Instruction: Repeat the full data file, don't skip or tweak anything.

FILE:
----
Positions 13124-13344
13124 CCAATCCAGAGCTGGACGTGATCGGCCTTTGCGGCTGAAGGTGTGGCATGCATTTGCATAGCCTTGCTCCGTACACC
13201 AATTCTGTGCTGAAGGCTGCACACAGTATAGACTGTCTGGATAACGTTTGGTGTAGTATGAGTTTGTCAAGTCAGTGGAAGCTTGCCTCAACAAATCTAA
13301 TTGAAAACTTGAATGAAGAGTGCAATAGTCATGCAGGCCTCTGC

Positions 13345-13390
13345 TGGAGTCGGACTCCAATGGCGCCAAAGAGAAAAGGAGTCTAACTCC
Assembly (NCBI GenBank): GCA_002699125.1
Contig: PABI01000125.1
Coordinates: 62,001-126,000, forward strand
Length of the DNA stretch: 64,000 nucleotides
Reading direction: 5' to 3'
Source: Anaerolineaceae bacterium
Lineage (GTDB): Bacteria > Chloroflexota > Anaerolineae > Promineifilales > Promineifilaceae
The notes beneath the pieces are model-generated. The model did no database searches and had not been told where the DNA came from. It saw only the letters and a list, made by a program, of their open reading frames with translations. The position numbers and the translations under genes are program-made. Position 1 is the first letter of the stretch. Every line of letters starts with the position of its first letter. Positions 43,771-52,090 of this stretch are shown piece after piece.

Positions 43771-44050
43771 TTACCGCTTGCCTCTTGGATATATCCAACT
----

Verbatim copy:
Positions 13124-13344
13124 CCAATCCAGAGCTGGACGTGATCGGCCTTTGCGGCTGAAGGTGTGGCATGCATTTGCATAGCCTTGCTCCGTACACC
13201 AATTCTGTGCTGAAGGCTGCACACAGTATAGACTGTCTGGATAACGTTTGGTGTAGTATGAGTTTGTCAAGTCAGTGGAAGCTTGCCTCAACAAATCTAA
13301 TTGAAAACTTGAATGAAGAGTGCAATAGTCATGCAGGCCTCTGC

Positions 13345-13390
13345 TGGAGTCGGACTCCAATGGCGCCAAAGAGAAAAGGAGTCTAACTCC
Assembly (NCBI GenBank): GCA_002699125.1
Contig: PABI01000125.1
Coordinates: 62,001-126,000, forward strand
Length of the DNA stretch: 64,000 nucleotides
Reading direction: 5' to 3'
Source: Anaerolineaceae bacterium
Lineage (GTDB): Bacteria > Chloroflexota > Anaerolineae > Promineifilales > Promineifilaceae
The notes beneath the pieces are model-generated. The model did no database searches and had not been told where the DNA came from. It saw only the letters and a list, made by a program, of their open reading frames with translations. The position numbers and the translations under genes are program-made. Position 1 is the first letter of the stretch. Every line of letters starts with the position of its first letter. Positions 43,771-52,090 of this stretch are shown piece after piece.

Positions 43771-44050
43771 TTACCGCTTGCCTCTTGGATATATCCAACT